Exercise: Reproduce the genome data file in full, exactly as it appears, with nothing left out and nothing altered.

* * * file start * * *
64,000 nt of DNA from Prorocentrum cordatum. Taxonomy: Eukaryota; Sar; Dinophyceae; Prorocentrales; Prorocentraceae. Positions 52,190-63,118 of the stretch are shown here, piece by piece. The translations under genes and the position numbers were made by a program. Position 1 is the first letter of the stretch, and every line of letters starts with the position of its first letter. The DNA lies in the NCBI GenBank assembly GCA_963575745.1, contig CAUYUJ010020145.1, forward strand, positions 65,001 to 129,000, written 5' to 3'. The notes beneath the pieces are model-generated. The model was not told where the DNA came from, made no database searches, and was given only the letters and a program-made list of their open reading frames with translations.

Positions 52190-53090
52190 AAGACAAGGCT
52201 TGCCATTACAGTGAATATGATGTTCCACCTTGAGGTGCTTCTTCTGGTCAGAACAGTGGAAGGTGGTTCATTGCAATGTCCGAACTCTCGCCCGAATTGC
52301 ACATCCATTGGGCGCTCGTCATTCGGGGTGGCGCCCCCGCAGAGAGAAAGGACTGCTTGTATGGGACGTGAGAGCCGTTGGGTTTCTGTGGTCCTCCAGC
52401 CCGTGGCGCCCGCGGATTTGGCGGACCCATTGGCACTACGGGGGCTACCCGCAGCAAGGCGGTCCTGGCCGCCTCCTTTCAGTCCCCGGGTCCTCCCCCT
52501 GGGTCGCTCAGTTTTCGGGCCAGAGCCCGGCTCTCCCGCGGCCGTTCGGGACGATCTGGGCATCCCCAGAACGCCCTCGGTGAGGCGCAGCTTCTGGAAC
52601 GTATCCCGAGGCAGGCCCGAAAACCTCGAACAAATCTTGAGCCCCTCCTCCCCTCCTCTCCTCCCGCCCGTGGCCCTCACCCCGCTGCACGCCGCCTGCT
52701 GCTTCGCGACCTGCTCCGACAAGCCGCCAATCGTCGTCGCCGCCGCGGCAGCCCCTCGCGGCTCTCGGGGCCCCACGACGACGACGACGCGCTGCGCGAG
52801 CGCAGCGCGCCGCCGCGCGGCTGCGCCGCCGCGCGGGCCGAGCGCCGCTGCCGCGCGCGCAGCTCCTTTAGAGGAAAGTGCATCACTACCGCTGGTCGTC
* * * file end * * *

64,000 nt of DNA from Prorocentrum cordatum. Taxonomy: Eukaryota; Sar; Dinophyceae; Prorocentrales; Prorocentraceae. Positions 52,190-63,118 of the stretch are shown here, piece by piece. The translations under genes and the position numbers were made by a program. Position 1 is the first letter of the stretch, and every line of letters starts with the position of its first letter. The DNA lies in the NCBI GenBank assembly GCA_963575745.1, contig CAUYUJ010020145.1, forward strand, positions 65,001 to 129,000, written 5' to 3'. The notes beneath the pieces are model-generated. The model was not told where the DNA came from, made no database searches, and was given only the letters and a program-made list of their open reading frames with translations.

Positions 52190-53090
52190 AAGACAAGGCT
52201 TGCCATTACAGTGAATATGATGTTCCACCTTGAGGTGCTTCTTCTGGTCAGAACAGTGGAAGGTGGTTCATTGCAATGTCCGAACTCTCGCCCGAATTGC
52301 ACATCCATTGGGCGCTCGTCATTCGGGGTGGCGCCCCCGCAGAGAGAAAGGACTGCTTGTATGGGACGTGAGAGCCGTTGGGTTTCTGTGGTCCTCCAGC
52401 CCGTGGCGCCCGCGGATTTGGCGGACCCATTGGCACTACGGGGGCTACCCGCAGCAAGGCGGTCCTGGCCGCCTCCTTTCAGTCCCCGGGTCCTCCCCCT
52501 GGGTCGCTCAGTTTTCGGGCCAGAGCCCGGCTCTCCCGCGGCCGTTCGGGACGATCTGGGCATCCCCAGAACGCCCTCGGTGAGGCGCAGCTTCTGGAAC
52601 GTATCCCGAGGCAGGCCCGAAAACCTCGAACAAATCTTGAGCCCCTCCTCCCCTCCTCTCCTCCCGCCCGTGGCCCTCACCCCGCTGCACGCCGCCTGCT
52701 GCTTCGCGACCTGCTCCGACAAGCCGCCAATCGTCGTCGCCGCCGCGGCAGCCCCTCGCGGCTCTCGGGGCCCCACGACGACGACGACGCGCTGCGCGAG
52801 CGCAGCGCGCCGCCGCGCGGCTGCGCCGCCGCGCGGGCCGAGCGCCGCTGCCGCGCGCGCAGCTCCTTTAGAGGAAAGTGCATCACTACCGCTGGTCGTC